Tech Talk - Amar Dhaliwal

PwC recently published its 20th Annual CEO Survey. For the past 20 years, global CEOs have been asked what they consider to be the greatest risks facing their business. And year after year, they have identified the availability of key skills in the top three risks.

In fact, other than macro risks, such as economic uncertainty and government regulation, the availability of key skills has been identified as the number one risk inside their businesses. This comes at a time when significant investment has been made in learning management platforms, performance improvement initiatives and competency modelling.

I think there are two main factors that can explain this disconnect.

Not Asking the Right Questions

Our profession has the tendency of reverting to an order-taking mentality. When approached by our colleagues looking for a training program, we will often respond by simply asking how many people do you want to train, what is the topic, when do you need it by, and what budget do you have?

Instead, we should be asking questions like, what do we need to accomplish as a business? What products or services are we launching and what skills will be needed? Where are we growing and do we have people with the right skills there? What skills are strategic and needed to have in-house? What skills are more tactical and could be possibly outsourced?

Asking these questions changes your role and impact. They give you a strategic view of the organizational and development priorities.

The Failure of Competency Models

How many of you have worked on creating a competency model or skills framework for your organization? How many of those initiatives would you say were successful?

While initiated with good intentions, most competency modeling projects have failed to deliver the expected returns. The fact is, establishing a complete picture of the job roles in an organization, the associated competencies and skills, and the required proficiency levels is a large, manual and daunting process. Mapping these competency models to training or learning objects is even more manual and daunting.

If an organization has the fortitude to complete this work, they often fail to keep the competency model up-to-date with the changing requirements of their business. As a result, the models can become irrelevant very quickly and not applicable for the strategic reasons behind the original investment.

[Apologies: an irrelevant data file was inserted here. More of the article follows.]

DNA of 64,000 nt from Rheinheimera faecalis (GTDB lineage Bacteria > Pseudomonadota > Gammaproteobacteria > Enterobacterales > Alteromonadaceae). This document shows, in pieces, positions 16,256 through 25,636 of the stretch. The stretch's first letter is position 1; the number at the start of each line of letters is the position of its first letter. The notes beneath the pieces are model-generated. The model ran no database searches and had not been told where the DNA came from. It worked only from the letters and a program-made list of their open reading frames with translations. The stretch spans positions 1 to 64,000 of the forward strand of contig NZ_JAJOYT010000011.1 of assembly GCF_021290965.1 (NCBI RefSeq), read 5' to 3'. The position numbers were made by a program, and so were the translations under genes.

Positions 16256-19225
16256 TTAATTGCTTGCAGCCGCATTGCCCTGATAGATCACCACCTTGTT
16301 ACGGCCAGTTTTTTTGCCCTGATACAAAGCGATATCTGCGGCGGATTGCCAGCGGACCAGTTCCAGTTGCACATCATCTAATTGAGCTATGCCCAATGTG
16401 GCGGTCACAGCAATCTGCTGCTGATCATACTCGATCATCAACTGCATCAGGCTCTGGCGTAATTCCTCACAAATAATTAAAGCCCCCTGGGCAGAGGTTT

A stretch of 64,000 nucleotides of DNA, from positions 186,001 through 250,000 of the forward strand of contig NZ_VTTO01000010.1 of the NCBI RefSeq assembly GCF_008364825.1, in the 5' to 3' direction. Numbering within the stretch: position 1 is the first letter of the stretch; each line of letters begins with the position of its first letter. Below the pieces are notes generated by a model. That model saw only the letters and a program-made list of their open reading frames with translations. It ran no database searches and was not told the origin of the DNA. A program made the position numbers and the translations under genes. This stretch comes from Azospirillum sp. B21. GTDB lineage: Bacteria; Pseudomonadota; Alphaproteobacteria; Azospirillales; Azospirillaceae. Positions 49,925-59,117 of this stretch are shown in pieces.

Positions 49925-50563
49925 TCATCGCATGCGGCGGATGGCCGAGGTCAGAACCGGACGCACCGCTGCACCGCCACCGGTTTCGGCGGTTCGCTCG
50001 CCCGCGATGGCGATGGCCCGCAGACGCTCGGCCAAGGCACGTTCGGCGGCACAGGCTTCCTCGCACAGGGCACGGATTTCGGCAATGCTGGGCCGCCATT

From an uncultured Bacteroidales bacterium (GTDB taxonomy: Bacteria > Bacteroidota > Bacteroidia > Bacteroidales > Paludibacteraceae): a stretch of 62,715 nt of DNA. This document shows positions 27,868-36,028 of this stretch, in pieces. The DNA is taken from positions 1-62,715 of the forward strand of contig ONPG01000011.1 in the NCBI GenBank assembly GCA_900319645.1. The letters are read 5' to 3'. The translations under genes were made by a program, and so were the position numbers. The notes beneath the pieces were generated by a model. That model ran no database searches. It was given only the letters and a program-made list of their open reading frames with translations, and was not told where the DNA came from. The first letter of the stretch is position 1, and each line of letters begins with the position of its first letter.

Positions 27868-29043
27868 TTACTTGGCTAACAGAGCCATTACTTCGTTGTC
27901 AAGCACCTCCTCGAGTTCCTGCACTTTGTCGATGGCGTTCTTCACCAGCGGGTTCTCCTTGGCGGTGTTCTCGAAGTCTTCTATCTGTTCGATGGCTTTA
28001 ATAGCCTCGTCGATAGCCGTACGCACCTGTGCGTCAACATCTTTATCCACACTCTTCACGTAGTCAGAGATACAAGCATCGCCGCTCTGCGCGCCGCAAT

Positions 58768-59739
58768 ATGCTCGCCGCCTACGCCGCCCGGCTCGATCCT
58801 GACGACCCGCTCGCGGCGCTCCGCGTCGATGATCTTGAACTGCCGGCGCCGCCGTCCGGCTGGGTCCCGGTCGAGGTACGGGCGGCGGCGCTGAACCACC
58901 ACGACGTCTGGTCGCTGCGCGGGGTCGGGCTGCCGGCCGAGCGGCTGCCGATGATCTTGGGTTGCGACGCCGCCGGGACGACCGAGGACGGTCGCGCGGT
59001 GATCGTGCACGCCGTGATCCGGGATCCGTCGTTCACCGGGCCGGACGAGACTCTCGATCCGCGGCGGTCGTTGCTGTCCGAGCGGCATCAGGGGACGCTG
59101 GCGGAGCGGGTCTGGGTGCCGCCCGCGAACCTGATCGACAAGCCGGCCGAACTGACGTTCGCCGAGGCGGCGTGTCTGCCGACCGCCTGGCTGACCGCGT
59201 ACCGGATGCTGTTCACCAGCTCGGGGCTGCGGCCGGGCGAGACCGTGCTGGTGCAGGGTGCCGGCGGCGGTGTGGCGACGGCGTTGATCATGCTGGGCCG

To be clear, I am not saying that the objective of competency modeling is not valuable. It is, provided that the we agree that the objective is to identify what skills we need, what skills we have, and where we need to develop or acquire skills – and to update these in real-time.

How to Address This Problem

I urge you to shift out of the order-taking mentality and, instead, work on proactively setting the skills agenda for your respective organizations. Here are some ideas to get you started:

  • Ask your leadership and business partners the essential question: What are the most important skills we need to be successful over the next 12 months?
  • Establish a near real-time and dynamic skills map of your organization. There is an exciting set of emerging technologies that can help you with this.
  • Use your skills graph to identify the important skills you already have and where they are based. Do you have enough of these skills?
  • Ask which of these important skills do you need to develop, acquire or outsource?
  • Build a real-time understanding of all the learning resources you have at your disposal. Emerging artificial intelligence and machine learning-based solutions can help you map these resources to the people who need them.

Use the answers to these questions to inform your planning, investments and initiatives, which should help you and your CEO fill the critical skills gap.